My personal favorite among Mail Act-On 2’s new features is the ability to quickly move messages to a particular folder, even if you haven’t defined a rule for this task. Much like MsgFiler, Mail Act-On lets you press a keyboard shortcut (by default, F3) and then type the first few letters of the desired folder name. Assuming those letters are enough to identify the desired folder, you simply press return to move the selected message(s) to that folder; if more than one folder matches, you can type more letters to narrow down the choices, or you can use the arrow keys to choose the folder manually. If you’ve got lots of subfolders, Mail Act-On provides several shortcuts for quickly navigating your folder hierarchy. Similarly, you can press option-F3 (by default) to copy selected messages to a folder.

For both the move and copy features, the most-recent folders are displayed at the top of the list for easy access, each with a numeric keyboard shortcut; for example, 1 for the most-recently-accessed folder. When reading your email, there’s also a feature (shift+F3, by default) for quickly switching to a different folder.

If you’d rather not have to remember these various menu shortcuts, you can instead use Mail Act-On’s main menu, accessible by pressing F1, which gives you quick access to all feature-specific menus.

Whenever you perform an action, Mail Act-On displays a small, floating confirmation message that fades away after a length of time of your choosing. You can also choose the keyboard shortcuts for accessing Mail Act-On’s menus, as well as the sort order of Keystroke Rules. These settings are located in a new screen in Mail’s Preferences dialog.

Mail Act-On 2’s performance is also much improved compared to older versions, and it now integrates with the developer’s own MailTags, which lets you tag messages with keywords or categories that are Spotlight-searchable, as well as add notes, priorities, and due dates to messages. With MailTags installed, MailTag’s Add Keyword command and other actions appear in the main Mail Act-On menu for quick access.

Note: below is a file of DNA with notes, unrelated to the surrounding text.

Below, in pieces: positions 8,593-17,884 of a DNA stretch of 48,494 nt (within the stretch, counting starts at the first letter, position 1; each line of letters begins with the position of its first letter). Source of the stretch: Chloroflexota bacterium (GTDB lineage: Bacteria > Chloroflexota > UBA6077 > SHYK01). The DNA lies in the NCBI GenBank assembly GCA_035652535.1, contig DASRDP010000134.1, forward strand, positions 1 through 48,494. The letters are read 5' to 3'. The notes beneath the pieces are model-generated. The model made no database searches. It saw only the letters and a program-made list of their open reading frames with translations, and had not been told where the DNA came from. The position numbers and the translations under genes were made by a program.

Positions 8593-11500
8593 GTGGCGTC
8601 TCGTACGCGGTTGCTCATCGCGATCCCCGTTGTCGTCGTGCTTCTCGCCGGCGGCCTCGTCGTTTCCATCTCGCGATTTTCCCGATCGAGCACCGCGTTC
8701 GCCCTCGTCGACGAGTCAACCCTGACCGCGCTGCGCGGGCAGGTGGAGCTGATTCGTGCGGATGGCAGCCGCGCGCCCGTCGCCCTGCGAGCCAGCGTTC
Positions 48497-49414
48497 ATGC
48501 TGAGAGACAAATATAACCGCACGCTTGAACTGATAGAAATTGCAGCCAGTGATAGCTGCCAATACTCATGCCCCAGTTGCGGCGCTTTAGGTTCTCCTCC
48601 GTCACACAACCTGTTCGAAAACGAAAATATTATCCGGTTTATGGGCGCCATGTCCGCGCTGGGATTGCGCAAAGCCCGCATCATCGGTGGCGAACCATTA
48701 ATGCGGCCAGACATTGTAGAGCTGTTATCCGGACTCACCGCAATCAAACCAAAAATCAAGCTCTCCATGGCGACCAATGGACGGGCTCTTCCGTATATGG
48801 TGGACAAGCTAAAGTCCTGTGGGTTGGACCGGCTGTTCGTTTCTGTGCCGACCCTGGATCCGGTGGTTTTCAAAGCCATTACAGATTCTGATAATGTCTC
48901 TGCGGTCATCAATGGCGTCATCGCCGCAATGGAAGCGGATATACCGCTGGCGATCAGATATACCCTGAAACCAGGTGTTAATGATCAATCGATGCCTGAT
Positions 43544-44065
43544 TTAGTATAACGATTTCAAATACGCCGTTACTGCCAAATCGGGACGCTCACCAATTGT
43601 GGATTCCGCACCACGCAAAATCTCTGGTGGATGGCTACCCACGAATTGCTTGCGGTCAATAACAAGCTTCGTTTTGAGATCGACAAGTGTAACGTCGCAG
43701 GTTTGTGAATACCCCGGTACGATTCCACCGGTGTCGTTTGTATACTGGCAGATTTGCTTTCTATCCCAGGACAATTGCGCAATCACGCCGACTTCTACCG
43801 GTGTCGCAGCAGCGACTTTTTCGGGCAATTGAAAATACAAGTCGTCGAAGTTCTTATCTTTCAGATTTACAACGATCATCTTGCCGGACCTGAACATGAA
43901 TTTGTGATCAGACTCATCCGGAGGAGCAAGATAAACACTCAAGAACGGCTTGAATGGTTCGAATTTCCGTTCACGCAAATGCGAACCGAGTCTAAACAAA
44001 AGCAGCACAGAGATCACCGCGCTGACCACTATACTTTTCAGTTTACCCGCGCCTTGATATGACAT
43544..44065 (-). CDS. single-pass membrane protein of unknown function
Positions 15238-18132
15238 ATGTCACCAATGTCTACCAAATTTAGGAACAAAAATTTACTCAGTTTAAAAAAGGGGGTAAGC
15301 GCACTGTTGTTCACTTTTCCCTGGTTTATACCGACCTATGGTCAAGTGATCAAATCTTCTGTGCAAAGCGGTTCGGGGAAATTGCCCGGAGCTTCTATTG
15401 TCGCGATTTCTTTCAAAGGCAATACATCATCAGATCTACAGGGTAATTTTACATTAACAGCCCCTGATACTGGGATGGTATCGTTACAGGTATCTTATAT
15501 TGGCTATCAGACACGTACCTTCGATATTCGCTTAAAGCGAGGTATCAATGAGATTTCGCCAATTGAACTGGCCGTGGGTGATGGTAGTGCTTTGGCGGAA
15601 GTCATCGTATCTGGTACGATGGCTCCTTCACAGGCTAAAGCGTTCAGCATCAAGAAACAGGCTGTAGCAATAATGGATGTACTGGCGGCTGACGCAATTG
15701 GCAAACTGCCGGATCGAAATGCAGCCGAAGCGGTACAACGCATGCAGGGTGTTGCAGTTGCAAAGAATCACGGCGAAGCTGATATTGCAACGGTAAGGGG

If you’re a power user of Mail, or someone who just prefers pressing a few keys to mousing all over the screen, Mail Act-On 2 is a must-have. Unlike older versions, Mail Act-On 2 isn’t free, but if you spend a lot of time in Mail, $20 is a paltry fee for the increase in productivity—and the reduction in mousing strain—this add-on brings.

Up close with Mail Act-On 2

Macworld Video #75

Earlier this week, I reviewed Mail Act-On 2.0.1, an add-on for Apple's Mail program. Among its many talents, Mail Act-On lets you run mail rules—automated actions—using the keyboard. This means you can apply rules to specific messages, anytime you want. (Mail can apply rules only to all incoming messages at the time the messages are received.)
But Mail Act-On has a number of other great features, as well, including the ability to apply rules to outgoing e-mail and a way to quickly file e-mail into your folders using just a few keystrokes. In this week’s video, I demonstrate a few of the ways in which Mail Act-On can improve your email efficiency.
Download Macworld Video #75
• Format: MPEG-4/H.264
• Resolution: 320 x 240 (iPhone & iPod compatible)
• Size: 8.9MB
• Length: 4 minutes, 16 seconds

Show Notes

If you’re interested in other ways of enhancing Mail, check out these other Mail add-ons:
  • MailTags: From the same developer of Mail Act-on, MailTags lets you tag e-mail messages with keywords or categories that are Spotlight-searchable, as well as add notes, priorities, and due dates to messages.
  • MiniMail: Lets you shrink the main Mail window down to a tiny version that lets you monitor—and even reply to—incoming mail without taking up much space on your screen.
  • MsgFiler and Mail Attachments Iconizer: MsgFiler provides functionality similar to Mail Act-On’s Move feature for quickly filing email into folders; Mail Attachments Iconizer improves the way Mail handles attachments.
  • MailFollowUp & MailRecent: MailFollowUp adds a Followup command to mail, which creates a copy of a previously sent message with the original e-mail text in quoted form, making it clear that you’re following up on a previous e-mail. MailRecent adds Move To Recent, Copy To Recent, and Go To Recent items to the Messages menu.
  • Letterbox: This add-on enhances Mail with a new widescreen view that places the preview pane to the right of the message list, rather than below it.
  • MailScripts: These AppleScript add-ons for Mail let you perform actions such as adding all the recipients of the current message to your address book, creating rules based on the current message, removing duplicate messages, and opening all mailboxes with new messages.